With limited financial resources, the V.I. Taxicab Commission is hoping to become more effective and efficient at overseeing taxi services through automation, Executive Director Judith Wheatley told the Legislature Thursday during budget hearings.
"We are seeking to develop a viable automated system so that we may track all automobile for hire medallion owners, automobile for hire operators and registered automobiles for hire throughout the U.S. Virgin Islands," Wheatley said.
Getting a good email and file sharing system is also important, she told the Finance Committee. Currently, the commission operates on a paper-based system dating back to 1978, and what computers it has are donated and at the end of their useful lives, she said.
"It is imperative that the Virgin Islands Taxicab Commission secures and preserves the hard copy documents of the ownership of all medallion owners through the establishment of a database for the benefit of medallion owners and their beneficiaries throughout the territory," Wheatley said.
Wheatley was before the Senate Finance Committee to discuss Taxicab Commission’s annual budget. Although subject to the Legislative budget process, the semi-autonomous VITCC’s funding comes entirely from its own internal revenue sources, including license fees, bank liens, fees for an array of services and from the sale of taxi medallions.
Gov. John deJongh Jr.’s 2013 budget recommendation for VITCC is $633,000 – a $12,000, 1.8 percent decrease from 2012.
Wages and salaries account for $392,000 of that total. Fringe benefits including retirement, health and government contributions for Medicare and Social Security consume $154,000. The catch-all category "other services and charges" is budgeted at $56,000.
The V.I. Carnival Committee and St. John Festival Committee were also before the Senate Monday to discuss their budgets.
The Office of Management and Budget has recommended a Fiscal Year 2013 General Fund appropriation of $350,000 for the VICC – $150,000 or 30 percent less than the FY12 appropriation of $500,000. The VICC will also receive $300,000 from the Tourism Revolving Fund, for a total appropriation of $650,000.
Carnival Committee Executive Director Caswil Callender told the Senate that the committee also expects to receive about $150,000 in corporate sponsorships; $95,000 in revenue from concessions; and $100,000 from ticket sales from the annual Queen Show, Calypso shows and other productions, bringing the total budget to just under $1 million.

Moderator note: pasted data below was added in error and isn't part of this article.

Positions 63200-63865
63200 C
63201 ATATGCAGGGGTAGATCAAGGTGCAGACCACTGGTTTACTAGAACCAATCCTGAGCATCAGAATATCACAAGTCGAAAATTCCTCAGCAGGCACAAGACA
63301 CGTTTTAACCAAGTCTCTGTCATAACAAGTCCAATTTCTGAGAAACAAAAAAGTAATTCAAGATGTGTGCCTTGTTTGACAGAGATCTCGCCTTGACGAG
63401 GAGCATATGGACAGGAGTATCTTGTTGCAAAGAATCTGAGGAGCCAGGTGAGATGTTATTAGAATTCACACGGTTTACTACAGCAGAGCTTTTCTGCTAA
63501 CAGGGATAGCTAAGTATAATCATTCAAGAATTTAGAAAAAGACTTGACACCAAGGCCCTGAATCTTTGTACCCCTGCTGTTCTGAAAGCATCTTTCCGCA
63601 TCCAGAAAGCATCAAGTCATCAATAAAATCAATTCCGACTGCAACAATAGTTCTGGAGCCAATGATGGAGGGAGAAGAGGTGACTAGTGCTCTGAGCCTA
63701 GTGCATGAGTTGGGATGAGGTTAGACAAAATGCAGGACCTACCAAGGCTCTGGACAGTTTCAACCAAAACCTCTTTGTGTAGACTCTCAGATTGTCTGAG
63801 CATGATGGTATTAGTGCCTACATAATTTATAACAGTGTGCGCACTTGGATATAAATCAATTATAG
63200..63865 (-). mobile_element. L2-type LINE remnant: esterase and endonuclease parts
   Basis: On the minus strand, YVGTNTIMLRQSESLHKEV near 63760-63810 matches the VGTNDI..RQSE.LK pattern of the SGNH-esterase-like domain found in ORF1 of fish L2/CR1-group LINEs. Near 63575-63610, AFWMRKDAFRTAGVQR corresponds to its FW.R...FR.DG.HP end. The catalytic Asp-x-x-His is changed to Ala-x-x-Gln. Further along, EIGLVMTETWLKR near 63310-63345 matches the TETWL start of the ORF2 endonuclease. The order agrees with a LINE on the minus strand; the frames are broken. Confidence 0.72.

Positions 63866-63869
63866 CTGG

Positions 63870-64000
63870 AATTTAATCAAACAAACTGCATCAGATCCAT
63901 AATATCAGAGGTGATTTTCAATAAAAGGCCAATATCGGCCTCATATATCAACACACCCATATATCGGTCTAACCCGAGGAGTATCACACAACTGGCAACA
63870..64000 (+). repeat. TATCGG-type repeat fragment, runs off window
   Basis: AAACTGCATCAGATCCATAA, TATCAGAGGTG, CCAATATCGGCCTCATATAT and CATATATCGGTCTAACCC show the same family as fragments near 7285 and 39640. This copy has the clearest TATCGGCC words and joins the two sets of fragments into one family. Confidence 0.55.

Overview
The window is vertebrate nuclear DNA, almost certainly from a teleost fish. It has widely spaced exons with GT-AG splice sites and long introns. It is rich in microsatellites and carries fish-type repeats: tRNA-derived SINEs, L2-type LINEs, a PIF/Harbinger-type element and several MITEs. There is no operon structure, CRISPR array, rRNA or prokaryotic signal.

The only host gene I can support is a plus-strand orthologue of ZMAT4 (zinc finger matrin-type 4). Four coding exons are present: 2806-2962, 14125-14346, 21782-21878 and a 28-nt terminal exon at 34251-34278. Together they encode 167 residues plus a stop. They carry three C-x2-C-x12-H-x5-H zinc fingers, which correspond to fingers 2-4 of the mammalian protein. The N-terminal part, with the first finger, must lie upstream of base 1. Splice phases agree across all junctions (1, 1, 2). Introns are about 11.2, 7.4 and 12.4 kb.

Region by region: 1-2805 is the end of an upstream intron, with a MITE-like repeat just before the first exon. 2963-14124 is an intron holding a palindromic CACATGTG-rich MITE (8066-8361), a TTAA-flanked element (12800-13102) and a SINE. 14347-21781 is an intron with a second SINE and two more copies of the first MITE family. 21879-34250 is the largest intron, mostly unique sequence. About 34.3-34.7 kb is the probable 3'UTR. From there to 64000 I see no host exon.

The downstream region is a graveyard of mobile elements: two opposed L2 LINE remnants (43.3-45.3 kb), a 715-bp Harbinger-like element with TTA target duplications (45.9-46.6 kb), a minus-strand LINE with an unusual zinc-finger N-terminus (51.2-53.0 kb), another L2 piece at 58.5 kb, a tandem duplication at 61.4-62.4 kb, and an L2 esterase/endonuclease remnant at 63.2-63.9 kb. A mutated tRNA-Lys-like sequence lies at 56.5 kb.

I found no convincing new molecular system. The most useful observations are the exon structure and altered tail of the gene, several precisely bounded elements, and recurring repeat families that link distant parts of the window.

Expenses are projected at $945,000, with $170,000 for entertainment; $135,000 for professional services; $110,000 in salaries; $85,000 for prizes and trophies; $45,000 for fireworks and an array of smaller expenses, Callender and other members of the Committee testified.
The St. John Festival and Cultural Organization’s FY13 General Fund budget recommendation is $156,000 from the General Fund and $75,000 from the Tourism Advertising Revolving Fund, for a total of $231,000 – a $19,000 reduction from 2012 levels.
The organization, which puts on the annual St. John Festival, is requesting $400,000, however – 73 percent more than what is budgeted. The request includes an extra $135,000 to buy two large tents, artificial grass and five 40-foot cargo containers."The tents will be utilized to cover a bandstand and patrons in the event of inclement weather," said Festival Organization President Leona Smith.
Bad weather has created problems several times over the past five years, Smith said. The containers will be used to store all the materials. The artificial grass would cover the field where the stage is erected, she said.
Entertainment costs are the largest component of the St. John Festival Organization budget, at $100,000. Promotion and advertising comes in second at $75,000. Travel and professional services both come in at projected costs of $50,0o0, and an array of other charges round out the total.
No votes were taken at the information gathering hearing.